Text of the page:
Tottenham Hotspur have made a signing that they hope will see them close the gap on the financial performance of their rivals.
Spurs have handed the role of chief commercial officer to Todd Kline, the American set to begin work in London next month with the goal of landing a lucrative deal for the naming rights of the Tottenham Hotspur Stadium at the top of his ‘to do’ list.
After spending big – £1bn for that matter – on their new 62,850 seater state-of-the-art home stadium the north London side have yet to be able to agree a deal for the naming rights on the complex, with Spurs chairman Daniel Levy seeking around £25m per year for what would be one of the most valuable naming rights deals in world sport should a multi-year agreement be reached.
The heavy investment in the stadium has been seen as key to Tottenham’s desire to overtake the rest of the Premier League’s ‘big six’ and the financial strength that they possess as a result of their, on-pitch success, branding and commercial activity.
Last month saw Liverpool enter the top five of the Deloitte Money League for the first time since the 2001/2002 season, the Reds ranking fifth in world football’s revenue generation stakes with £490m last year.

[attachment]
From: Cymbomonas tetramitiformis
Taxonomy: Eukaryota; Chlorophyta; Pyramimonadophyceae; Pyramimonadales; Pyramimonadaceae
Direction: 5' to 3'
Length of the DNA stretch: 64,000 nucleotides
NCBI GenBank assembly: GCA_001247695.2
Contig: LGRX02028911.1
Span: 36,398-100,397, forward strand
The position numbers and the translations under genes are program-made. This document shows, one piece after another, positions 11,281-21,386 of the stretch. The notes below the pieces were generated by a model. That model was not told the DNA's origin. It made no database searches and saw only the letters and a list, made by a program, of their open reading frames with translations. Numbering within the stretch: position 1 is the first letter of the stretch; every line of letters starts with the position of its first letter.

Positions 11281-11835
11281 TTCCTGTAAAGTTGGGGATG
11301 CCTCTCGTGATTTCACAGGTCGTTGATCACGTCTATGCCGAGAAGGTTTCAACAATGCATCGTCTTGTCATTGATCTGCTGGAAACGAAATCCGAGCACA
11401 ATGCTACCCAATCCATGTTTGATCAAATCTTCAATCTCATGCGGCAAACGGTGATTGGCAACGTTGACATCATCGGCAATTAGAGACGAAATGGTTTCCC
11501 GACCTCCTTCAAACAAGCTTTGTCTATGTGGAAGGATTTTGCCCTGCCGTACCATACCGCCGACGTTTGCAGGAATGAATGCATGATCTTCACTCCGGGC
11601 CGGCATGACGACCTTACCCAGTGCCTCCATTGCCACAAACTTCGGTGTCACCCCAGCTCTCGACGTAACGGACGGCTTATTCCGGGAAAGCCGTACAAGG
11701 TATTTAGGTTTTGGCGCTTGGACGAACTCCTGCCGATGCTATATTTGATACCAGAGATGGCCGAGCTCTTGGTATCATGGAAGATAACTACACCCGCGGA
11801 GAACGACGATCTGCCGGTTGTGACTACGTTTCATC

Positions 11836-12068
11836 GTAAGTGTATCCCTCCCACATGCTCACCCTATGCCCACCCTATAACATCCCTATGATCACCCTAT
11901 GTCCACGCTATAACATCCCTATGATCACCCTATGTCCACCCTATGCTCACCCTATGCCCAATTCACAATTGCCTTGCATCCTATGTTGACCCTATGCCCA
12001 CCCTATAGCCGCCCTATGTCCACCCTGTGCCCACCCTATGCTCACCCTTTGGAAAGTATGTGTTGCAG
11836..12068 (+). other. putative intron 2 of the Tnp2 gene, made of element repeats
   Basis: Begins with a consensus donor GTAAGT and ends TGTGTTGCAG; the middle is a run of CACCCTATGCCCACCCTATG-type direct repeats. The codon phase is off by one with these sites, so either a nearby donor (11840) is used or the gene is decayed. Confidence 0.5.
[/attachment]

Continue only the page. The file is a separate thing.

Champions League success in 2019 and a Premier League title certainly aided that success but there were also a number of key commercial partnerships that developed during the same time to positively affect the balance sheet at Anfield.
One thing that does seem off limits is to try and monetise the naming rights for Anfield, something that while commercially valuable would be met with a large degree of ire by many. A bridge too far.
The same could be said of Manchester United and Old Trafford, a name synonymous with the football club, just like Anfield and Liverpool, where even the Glazer family haven’t yet dared to tread.
Arsenal’s move to a new stadium in 2006 allowed them to seek sponsorship free of the shackles of tradition and historical significance, the same for Manchester City at the Etihad Arena.
Spurs, so long associated with their old White Hart Lane home, have the same freedom when looking to monetise their hugely expensive but likely enormously lucrative new home, a home that, with its retractable pitch, allows them to generate further cash by hosting NFL games in London, a major money spinner.